The Best Baseball Team of All Time
February 17, 2012
by William Szczepanek
Was it the 1927 Yankees of Murderers Row fame? The Yankees won 110 games, outscored opponents by 371 runs and beat Pittsburgh in the World Series. Ruth and Gehrig combined for 107 home runs. Was it the 1929 Philadelphia Athletics with 104 wins behind Lefty Grove, Al Simmons and Eddie Collins? Was it the 1907 Chicago Cubs with double play combination of Tinker-to-Evers-to-Chance and the highest winning percentage of all time with 116 wins in 154 games? The pitching staff was simply outstanding. The Cubs pitching staff led all of baseball with a team 1.76 ERA. Three Finger Brown led the staff with 26 wins and a 1.04 ERA, Jack Pfiester had a respectable 20 win season.
I have found a team that may have been better than all of these as mentioned in James S. Hirsch's book, Willie Mays, The Life The Legend. We have all heard of the barnstorming teams of the early 1900s, but in the mid 1950s, after many of these players had made it to Major League teams, another collection of players composed of all Major League players continued to barnstorm in the off season. It was originally called the Jackie Robinson All Stars, but was taken over by Roy Campanella in 1954 and then by Willie Mays in 1955. Barnstorming gave those parts of the country without access to Major League teams an opportunity to see some great players. In a few weeks these players could pull in about half as much money as they received in salary during the regular season.
Mays's 1955 team may have been one of the greatest teams ever assembled and included an all Hall of Fame outfield: Willie Mays, Hank Aaron, Larry Doby and Monte Irvin. The infield included: Hank Thompson, Ernie Banks, Junior Gilliam and George Crowe. Pitchers included: Don Newcombe, Joe Black, Sam Jones and Connie Johnson with Roy Campanella behind the plate. For the year this team was undefeated going 29-0.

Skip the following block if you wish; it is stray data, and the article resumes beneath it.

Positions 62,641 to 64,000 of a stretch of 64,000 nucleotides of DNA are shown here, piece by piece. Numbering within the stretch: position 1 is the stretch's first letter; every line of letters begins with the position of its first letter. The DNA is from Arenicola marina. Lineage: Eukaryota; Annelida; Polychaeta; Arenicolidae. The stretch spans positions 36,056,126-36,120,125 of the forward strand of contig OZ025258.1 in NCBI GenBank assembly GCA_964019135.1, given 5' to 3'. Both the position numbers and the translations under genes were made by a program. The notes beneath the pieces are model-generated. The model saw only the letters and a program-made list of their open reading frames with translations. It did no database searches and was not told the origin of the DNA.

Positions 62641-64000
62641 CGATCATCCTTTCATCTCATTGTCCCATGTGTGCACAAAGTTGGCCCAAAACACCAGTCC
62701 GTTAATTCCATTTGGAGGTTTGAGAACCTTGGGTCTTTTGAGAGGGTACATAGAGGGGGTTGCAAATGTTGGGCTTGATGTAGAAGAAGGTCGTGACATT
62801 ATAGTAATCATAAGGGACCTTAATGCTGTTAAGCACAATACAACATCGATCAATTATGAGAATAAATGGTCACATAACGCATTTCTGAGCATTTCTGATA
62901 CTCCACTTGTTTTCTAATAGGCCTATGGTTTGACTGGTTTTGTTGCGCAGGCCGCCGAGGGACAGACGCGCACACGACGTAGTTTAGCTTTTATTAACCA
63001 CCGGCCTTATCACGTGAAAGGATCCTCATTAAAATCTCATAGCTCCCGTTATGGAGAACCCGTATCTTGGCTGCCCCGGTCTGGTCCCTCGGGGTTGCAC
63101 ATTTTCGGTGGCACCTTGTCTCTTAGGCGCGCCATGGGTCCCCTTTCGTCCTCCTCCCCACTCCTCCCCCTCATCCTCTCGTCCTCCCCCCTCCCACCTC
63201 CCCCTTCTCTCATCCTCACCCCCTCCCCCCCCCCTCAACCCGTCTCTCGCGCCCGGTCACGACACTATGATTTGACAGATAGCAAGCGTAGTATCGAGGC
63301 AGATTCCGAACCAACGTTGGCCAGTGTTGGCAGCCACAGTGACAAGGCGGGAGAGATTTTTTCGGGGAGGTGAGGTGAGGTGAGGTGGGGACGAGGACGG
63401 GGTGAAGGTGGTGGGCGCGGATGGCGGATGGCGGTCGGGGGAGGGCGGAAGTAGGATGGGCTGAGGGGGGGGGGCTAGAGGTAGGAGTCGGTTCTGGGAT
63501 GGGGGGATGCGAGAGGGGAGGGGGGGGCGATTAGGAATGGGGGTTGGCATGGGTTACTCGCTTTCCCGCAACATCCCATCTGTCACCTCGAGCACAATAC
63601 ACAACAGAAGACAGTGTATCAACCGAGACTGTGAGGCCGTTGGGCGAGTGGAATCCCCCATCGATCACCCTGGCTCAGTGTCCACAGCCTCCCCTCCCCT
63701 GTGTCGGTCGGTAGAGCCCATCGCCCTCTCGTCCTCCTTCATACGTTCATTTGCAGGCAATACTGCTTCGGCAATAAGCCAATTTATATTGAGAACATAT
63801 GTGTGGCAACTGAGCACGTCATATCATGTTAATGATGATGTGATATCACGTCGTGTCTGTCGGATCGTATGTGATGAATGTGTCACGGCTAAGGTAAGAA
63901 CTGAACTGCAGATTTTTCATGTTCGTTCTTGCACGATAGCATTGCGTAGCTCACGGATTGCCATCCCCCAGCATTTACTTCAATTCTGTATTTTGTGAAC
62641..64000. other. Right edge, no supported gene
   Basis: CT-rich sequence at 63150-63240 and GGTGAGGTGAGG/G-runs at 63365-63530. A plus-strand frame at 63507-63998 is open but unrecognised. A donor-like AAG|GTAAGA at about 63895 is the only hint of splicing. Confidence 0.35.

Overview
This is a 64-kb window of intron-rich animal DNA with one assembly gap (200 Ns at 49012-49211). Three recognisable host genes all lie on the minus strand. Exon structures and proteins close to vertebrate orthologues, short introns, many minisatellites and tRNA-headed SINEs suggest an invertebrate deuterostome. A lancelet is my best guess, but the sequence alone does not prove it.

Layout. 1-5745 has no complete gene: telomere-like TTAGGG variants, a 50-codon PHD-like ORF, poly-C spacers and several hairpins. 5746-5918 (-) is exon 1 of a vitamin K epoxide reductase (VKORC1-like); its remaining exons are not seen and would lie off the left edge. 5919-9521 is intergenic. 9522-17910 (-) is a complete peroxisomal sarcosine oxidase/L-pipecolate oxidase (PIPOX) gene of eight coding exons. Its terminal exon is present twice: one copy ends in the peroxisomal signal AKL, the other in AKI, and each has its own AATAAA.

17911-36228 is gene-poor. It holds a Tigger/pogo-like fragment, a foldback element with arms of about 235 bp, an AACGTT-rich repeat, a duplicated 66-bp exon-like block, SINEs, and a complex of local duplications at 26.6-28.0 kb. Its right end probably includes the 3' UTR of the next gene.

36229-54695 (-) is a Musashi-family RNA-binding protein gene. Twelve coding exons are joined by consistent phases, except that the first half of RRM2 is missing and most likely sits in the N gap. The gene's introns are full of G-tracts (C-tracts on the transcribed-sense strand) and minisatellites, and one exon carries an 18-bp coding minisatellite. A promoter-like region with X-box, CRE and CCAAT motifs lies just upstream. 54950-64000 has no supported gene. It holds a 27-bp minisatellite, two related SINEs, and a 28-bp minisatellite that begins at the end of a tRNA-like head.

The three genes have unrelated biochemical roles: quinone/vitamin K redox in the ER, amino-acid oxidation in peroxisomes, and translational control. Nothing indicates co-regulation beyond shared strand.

The team went on to win the first 16 games of their 1956 season. However, attendance dropped dramatically after 1955 even with the addition of Frank Robinson and Elston Howard due largely to the ability of most Americans to see players on TV and the lack of Brooklyn Dodgers then on the roster. But, for those who did get the opportunity to see this band of men, they may have witnessed the greatest team ever assembled.
It's obvious from the pictures that the entire team was African American (Negro at the time). This set was my first real introduction into collecting baseball cards, even though I did have a handful of cards from the two previous years. As a very young kid I thought that if you were African American and in the majors you were automatically the best in baseball (obvious stereotyping at an early age, but with no prior knowledge of how this all happened), but... in this case, through innocence, it was a pretty accurate observation.
It's also pretty cool that all of this team's members can be found in the 1956 Topps Baseball Card Set.